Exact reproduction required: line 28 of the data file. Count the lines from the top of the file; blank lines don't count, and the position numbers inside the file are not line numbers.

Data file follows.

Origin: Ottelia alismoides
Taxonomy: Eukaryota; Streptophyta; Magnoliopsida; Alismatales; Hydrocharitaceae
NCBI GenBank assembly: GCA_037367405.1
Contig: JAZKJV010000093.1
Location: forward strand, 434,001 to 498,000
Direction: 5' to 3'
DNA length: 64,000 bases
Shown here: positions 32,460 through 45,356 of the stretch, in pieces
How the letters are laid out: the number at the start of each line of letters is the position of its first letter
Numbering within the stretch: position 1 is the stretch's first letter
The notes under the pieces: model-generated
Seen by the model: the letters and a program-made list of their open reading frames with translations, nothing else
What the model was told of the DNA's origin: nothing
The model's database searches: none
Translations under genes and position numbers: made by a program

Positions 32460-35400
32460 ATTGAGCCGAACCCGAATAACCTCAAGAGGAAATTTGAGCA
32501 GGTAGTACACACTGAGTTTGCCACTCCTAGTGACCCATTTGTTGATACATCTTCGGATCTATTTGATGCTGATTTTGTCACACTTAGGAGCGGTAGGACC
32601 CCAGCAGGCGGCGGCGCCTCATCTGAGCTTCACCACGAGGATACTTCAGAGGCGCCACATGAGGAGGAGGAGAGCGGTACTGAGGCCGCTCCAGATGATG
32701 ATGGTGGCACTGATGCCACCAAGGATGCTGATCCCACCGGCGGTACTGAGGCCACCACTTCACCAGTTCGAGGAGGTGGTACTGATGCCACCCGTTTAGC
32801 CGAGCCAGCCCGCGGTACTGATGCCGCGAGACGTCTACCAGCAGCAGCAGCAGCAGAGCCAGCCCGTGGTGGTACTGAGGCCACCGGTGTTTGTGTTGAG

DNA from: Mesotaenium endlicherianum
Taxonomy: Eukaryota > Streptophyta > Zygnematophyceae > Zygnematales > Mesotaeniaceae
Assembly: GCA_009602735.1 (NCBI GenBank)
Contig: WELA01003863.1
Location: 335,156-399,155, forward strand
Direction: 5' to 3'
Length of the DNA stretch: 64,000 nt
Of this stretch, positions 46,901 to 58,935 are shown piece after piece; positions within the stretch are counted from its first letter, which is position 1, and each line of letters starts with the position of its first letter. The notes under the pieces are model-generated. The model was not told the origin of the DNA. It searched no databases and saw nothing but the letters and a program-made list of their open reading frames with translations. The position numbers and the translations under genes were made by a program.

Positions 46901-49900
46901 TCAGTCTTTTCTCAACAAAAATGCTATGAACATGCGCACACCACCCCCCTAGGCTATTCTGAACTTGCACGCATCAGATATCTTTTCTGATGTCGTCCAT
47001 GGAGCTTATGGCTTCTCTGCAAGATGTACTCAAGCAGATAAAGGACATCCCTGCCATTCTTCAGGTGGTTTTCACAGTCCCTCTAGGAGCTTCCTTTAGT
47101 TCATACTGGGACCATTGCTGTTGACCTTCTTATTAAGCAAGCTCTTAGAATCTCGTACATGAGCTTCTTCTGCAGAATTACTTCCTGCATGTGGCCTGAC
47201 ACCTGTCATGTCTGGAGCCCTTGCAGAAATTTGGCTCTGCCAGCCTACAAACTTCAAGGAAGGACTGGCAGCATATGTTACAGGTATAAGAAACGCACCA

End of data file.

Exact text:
Length of the DNA stretch: 64,000 nt